Tragic Death of a Salesman: A Hegelian Perspective

Seda Can


The Pulitzer winner Death of a Salesman is a play written by Arthur Miller and first performed in 1949. The play portrays a period in which the negative effects of the Great Depression, which turned the ‘American dream’ into a struggle for survival, were felt by its great intensity. The play is about the struggle of an ordinary man, Willy Loman, and his family trying to survive in a materialistic and ruthless atmosphere. The same year the play was first performed, Arthur Miller wrote an article which is called ‘Tragedy and the Common Man’. In this article, he claims that the ordinary man in modern life may also be the subject of tragedy as the great heroes of ancient times and that the works of modern tragedies can meet the standards set by older theories of tragedy. In order to investigate if this claim is provable or not, Arthur Miller’s own work Death of a Salesman examined according to the criterion of G.W. Hegel’s theory of tragedy which has been the most influential and discussed next to Aristotle’s theory of tragedy. As a result of the study, Miller’s claim proved itself to be true since the play Death of a Salesman meets all the standards set by Hegel.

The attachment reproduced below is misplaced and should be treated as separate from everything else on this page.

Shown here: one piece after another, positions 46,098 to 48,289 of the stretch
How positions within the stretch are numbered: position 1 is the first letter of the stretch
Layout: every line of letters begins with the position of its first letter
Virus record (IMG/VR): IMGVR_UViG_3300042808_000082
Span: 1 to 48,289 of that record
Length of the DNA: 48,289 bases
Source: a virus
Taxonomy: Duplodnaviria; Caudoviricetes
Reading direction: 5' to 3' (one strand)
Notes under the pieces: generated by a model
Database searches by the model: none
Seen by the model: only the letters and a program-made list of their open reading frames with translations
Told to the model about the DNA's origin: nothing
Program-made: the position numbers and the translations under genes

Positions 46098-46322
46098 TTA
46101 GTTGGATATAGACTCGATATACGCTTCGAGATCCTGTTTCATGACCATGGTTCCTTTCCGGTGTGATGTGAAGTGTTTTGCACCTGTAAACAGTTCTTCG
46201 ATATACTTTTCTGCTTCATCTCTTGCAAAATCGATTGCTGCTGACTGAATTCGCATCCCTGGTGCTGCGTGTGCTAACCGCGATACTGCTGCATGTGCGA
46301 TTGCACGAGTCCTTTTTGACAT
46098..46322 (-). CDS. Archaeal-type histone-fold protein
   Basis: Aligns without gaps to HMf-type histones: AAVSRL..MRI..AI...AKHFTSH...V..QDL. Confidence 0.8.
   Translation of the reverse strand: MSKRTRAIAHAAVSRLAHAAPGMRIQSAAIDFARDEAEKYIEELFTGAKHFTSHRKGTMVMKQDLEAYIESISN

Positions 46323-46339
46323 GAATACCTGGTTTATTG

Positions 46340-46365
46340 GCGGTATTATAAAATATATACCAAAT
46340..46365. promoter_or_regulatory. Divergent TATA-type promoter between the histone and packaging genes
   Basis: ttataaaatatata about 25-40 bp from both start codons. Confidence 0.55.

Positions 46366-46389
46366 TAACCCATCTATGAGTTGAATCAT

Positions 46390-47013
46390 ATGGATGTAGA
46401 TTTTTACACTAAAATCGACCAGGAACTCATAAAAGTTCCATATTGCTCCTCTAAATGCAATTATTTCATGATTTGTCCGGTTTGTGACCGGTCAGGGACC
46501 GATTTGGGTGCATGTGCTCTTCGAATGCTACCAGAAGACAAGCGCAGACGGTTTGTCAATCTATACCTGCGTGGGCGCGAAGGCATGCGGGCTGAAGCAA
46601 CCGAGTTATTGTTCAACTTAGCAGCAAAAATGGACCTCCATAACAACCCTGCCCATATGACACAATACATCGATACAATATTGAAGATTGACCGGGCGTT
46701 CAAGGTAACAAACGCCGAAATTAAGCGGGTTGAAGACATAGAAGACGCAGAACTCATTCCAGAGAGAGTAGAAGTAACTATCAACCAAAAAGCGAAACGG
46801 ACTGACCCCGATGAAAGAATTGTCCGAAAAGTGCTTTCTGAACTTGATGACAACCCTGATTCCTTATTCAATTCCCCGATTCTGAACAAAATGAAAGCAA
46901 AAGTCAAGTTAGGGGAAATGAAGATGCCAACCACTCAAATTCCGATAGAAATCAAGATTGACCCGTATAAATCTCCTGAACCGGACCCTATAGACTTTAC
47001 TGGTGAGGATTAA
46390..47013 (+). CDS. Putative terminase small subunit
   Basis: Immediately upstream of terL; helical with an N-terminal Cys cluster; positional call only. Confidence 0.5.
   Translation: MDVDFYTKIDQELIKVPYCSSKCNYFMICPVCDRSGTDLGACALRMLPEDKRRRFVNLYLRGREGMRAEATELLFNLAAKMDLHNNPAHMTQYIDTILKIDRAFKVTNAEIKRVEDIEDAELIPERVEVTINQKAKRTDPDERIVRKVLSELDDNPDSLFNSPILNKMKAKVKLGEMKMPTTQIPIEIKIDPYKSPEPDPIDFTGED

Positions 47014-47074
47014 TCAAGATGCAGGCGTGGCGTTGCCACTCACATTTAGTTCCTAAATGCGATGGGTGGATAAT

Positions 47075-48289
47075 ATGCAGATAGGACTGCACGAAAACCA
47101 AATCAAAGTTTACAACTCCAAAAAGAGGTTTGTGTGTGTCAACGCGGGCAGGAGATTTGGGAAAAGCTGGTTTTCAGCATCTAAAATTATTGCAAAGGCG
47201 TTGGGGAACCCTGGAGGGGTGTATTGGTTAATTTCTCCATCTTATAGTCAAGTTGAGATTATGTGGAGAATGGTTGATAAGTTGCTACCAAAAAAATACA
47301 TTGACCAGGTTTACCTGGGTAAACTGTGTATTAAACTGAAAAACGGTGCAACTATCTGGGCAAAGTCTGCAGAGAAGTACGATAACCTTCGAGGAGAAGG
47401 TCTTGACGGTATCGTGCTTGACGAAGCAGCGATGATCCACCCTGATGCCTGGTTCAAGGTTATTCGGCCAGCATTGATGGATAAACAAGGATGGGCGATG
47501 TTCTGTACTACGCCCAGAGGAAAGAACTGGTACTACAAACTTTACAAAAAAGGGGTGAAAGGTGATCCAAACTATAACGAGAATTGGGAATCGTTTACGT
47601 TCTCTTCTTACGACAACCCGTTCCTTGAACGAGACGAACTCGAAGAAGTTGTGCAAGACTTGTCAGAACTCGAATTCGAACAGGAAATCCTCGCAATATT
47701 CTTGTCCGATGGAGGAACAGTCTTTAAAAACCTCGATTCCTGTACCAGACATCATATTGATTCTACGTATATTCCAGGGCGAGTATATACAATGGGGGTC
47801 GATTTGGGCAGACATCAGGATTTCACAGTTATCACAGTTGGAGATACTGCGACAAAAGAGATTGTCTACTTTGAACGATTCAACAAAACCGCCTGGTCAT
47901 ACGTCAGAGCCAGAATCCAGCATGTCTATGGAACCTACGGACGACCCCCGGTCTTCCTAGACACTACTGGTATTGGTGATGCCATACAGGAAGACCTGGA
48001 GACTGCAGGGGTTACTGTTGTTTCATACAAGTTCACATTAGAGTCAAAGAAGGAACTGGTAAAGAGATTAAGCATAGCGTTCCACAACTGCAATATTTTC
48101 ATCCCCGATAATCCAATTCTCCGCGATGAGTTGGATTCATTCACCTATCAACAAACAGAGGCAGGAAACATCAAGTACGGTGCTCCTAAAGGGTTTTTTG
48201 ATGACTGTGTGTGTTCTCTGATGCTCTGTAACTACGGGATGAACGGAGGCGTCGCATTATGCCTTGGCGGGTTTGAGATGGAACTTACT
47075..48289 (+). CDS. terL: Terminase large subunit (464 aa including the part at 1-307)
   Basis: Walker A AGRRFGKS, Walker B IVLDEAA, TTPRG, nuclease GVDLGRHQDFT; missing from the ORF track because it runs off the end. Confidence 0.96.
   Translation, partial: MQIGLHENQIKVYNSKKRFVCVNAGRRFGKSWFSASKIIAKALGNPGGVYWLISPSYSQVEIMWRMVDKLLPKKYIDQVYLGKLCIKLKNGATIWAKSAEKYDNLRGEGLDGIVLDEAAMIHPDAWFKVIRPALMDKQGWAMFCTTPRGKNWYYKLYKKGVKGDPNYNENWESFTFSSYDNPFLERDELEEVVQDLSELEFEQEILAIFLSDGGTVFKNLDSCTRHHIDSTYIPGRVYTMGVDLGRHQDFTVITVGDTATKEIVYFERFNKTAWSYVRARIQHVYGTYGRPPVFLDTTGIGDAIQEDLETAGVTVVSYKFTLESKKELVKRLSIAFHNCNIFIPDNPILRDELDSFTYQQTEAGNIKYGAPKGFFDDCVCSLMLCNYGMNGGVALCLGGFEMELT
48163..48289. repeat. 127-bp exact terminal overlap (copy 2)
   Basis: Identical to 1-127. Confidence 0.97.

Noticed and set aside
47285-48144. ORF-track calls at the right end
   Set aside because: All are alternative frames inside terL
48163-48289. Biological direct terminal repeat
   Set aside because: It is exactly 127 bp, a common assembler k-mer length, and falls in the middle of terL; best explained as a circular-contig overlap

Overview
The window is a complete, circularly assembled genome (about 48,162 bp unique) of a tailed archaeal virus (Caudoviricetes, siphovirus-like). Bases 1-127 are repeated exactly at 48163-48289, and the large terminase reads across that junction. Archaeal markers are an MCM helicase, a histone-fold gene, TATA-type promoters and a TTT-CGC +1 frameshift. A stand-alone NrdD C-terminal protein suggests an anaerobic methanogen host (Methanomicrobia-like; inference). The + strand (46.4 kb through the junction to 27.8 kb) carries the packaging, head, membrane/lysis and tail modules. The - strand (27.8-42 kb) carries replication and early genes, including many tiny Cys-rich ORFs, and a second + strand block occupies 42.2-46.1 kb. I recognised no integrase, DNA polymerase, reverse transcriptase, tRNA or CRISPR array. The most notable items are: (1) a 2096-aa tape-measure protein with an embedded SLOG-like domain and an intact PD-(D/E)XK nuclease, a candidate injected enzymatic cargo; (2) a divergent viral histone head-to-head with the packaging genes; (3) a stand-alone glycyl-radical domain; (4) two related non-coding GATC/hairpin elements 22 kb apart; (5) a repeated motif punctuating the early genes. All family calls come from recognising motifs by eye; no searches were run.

Hegel; Theory of Tragedy; Arthur Miller; Death of a Salesman

Full Text:



  • There are currently no refbacks.

Copyright (c) 2023 Seda Can